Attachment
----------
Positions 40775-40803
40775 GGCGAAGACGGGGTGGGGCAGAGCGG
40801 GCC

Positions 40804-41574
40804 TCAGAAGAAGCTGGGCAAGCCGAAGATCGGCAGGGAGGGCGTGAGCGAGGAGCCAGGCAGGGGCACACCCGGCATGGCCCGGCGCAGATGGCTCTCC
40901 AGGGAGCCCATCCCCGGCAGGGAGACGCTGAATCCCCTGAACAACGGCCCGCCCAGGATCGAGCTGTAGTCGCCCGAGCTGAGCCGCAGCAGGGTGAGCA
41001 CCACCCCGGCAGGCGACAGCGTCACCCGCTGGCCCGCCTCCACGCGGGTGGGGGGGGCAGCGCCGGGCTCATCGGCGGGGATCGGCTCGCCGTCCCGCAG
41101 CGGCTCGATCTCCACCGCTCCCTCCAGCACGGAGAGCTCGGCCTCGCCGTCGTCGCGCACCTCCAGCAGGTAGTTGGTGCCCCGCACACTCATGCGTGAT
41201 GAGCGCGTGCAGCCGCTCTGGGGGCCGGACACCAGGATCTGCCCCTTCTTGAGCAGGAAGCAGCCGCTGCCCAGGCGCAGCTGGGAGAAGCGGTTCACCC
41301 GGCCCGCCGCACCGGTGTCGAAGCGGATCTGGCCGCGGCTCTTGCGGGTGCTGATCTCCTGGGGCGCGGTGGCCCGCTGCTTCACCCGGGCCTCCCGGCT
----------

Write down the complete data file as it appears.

Positions 40775-40803
40775 GGCGAAGACGGGGTGGGGCAGAGCGG
40801 GCC

Positions 40804-41574
40804 TCAGAAGAAGCTGGGCAAGCCGAAGATCGGCAGGGAGGGCGTGAGCGAGGAGCCAGGCAGGGGCACACCCGGCATGGCCCGGCGCAGATGGCTCTCC
40901 AGGGAGCCCATCCCCGGCAGGGAGACGCTGAATCCCCTGAACAACGGCCCGCCCAGGATCGAGCTGTAGTCGCCCGAGCTGAGCCGCAGCAGGGTGAGCA
41001 CCACCCCGGCAGGCGACAGCGTCACCCGCTGGCCCGCCTCCACGCGGGTGGGGGGGGCAGCGCCGGGCTCATCGGCGGGGATCGGCTCGCCGTCCCGCAG
41101 CGGCTCGATCTCCACCGCTCCCTCCAGCACGGAGAGCTCGGCCTCGCCGTCGTCGCGCACCTCCAGCAGGTAGTTGGTGCCCCGCACACTCATGCGTGAT
41201 GAGCGCGTGCAGCCGCTCTGGGGGCCGGACACCAGGATCTGCCCCTTCTTGAGCAGGAAGCAGCCGCTGCCCAGGCGCAGCTGGGAGAAGCGGTTCACCC
41301 GGCCCGCCGCACCGGTGTCGAAGCGGATCTGGCCGCGGCTCTTGCGGGTGCTGATCTCCTGGGGCGCGGTGGCCCGCTGCTTCACCCGGGCCTCCCGGCT